Melting Pot | How an Indian-Born, French-Trained, Danish-Educated Chef Conquered Thailand
Garima Arora is the first Indian woman to win a Michelin star - and did so in Bangkok
Photo: Courtesy of Gaa
In this series, we speak to some of the most talented, bold, and creative chefs on the planet about the cities they hold closest, and the sounds, smells, and flavours that characterise them.
Schooled at the Parisian culinary institute Le Cordon Bleu and a graduate of Copenhagen’s hugely influential Noma, Garima Arora has undeniable cooking chops. But perhaps more significantly, the 32-year-old’s education began as part of a Punjabi family in Mumbai who thought and dreamt of little else but food. Butter chicken and paratha were in no short supply.
Arora now helms Gaa in Bangkok, whose experimental blend of Thai and Indian cuisine this month earned her the title of the first ever Indian woman to win a Michelin star – and one of just a handful at all in the city. She achieved that only 18 months after opening. Using ingredients such as jackfruit and betel leaf, which are common to both countries, the food is playful, soulful, and unpredictable. One course arrives amid the branches of a potted plant; another as a drink in a glass. Tucked away from the city’s blaring, technicolour streets, Arora gave us an insight into her life of cooking.
I come from an Indian-Punjabi family. We love to eat. When we're having breakfast, we're already thinking about lunch. When we're having lunch, we're already thinking about dinner. More importantly, it was my dad who used to travel around a lot. He worked in the construction business. He'd come back and cook all of these amazing things like risotto and hummus – imagine, in the '90s in India, when no one knew what these things were! I'd see him in the kitchen and he would always have so much fun. That stuck with me somewhere. Cooking was never a chore for me. It was always fun.
Bangkok has influenced me so much. All my life, I had - professionally, at least - always cooked in Europe. But moving here, this whole Asian balance of sweet, sour, salty, umami, and spice, is something that totally amazed me. I realised how wonderful it is that if you can tweak these things around, and just how wonderful your meal can be when you do. This play on flavour combinations is so important. In Bangkok, it's fun to go to Khlong Toei or Or Tor Kor markets. But you find the most amazing ingredients only when you go into the authentic markets. Prin Polsuk at Nahm in Bangkok, he's hands down one of the most talented chefs I've ever come across. I love 100 Mahaseth too, and I love Err.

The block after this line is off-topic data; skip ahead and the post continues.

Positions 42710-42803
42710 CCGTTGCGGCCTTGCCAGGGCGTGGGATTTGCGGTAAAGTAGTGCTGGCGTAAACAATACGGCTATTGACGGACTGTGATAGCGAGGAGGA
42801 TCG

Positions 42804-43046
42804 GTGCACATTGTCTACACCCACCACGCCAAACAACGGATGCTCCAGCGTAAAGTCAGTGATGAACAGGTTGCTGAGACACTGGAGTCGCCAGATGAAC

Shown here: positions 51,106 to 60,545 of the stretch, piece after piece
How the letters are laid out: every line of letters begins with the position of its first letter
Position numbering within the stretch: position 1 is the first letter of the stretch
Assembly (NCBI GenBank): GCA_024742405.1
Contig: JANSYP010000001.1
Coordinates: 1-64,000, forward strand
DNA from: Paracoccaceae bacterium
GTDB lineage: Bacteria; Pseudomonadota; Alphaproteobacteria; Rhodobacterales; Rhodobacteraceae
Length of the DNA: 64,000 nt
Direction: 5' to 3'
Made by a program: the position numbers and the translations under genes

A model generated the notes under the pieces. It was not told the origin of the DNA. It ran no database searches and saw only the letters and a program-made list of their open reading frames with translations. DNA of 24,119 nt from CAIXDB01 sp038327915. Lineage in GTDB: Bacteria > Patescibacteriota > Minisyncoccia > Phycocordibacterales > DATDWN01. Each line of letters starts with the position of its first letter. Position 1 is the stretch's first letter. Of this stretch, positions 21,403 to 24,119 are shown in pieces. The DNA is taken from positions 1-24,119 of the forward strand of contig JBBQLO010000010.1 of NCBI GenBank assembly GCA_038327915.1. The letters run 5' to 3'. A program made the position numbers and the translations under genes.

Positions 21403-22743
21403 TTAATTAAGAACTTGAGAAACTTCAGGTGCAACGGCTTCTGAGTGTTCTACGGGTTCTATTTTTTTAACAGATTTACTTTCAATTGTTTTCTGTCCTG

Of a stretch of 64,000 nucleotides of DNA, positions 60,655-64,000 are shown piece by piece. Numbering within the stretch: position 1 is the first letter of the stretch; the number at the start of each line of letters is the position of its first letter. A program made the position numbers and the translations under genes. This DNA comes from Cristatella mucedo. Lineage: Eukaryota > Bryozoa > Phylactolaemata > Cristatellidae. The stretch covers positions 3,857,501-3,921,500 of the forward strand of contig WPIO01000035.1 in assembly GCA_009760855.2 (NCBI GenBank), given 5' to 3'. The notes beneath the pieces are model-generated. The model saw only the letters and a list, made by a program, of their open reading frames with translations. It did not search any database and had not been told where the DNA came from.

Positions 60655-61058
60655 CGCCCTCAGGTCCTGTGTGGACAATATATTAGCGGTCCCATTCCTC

I’m definitely not the only Indian woman who deserves a Michelin star. Historically, we just don't have Michelin stars in India, but the cooking is incredible. The whole country has been overlooked. Winning has been crazy, but good crazy. We were right in the middle of a wine tasting here when I heard about it. It felt perfect. I was pretty calm about it, but some of my staff were literally crying. But what I hope comes out of it is that people realise that anyone can do this if you work hard.
The first time I ate at Noma, even before I worked there, changed me. When I moved to Copenhagen, that changed me not only as a cook but as a person. I started looking at cooking more as a cerebral exercise than just a blue-collar job. That's how Noma is. That's how they approach food. It's a very intelligent way to cook. It's reflected even today in this restaurant, and how I cook. I have big plans for the future, but for now we just want to get better at what we do.
I think my food finds the connection between India and Thailand. It is so rooted in who I am and where I am today: I’m Indian, and living smack in the middle of Thailand. There’s one dish we make using jackfruit and roti. In Bangkok, no one eats unripe jackfruit, but in India it’s the most normal thing. You make tacos at the table with the roti, along with a bunch of homemade pickles. It’s about combining not only technique or flavours, but also cultures. I work almost exclusively with local ingredients and we make our own cheese, butter, fish sauce, and soy sauce. Our plates, cutlery, and pots are locally sourced too. In the same way, it’s very important to me that my restaurant is inclusive of the community around it.
Garima Arora is the head chef of Gaa, Bangkok. Follow what they’re up to through their website.
Peter Yeung is a roving freelance journalist. Keep up with him on Twitter.
For more chef’s perspectives on the cities that inspire them, check out the rest of our My City on a Plate series.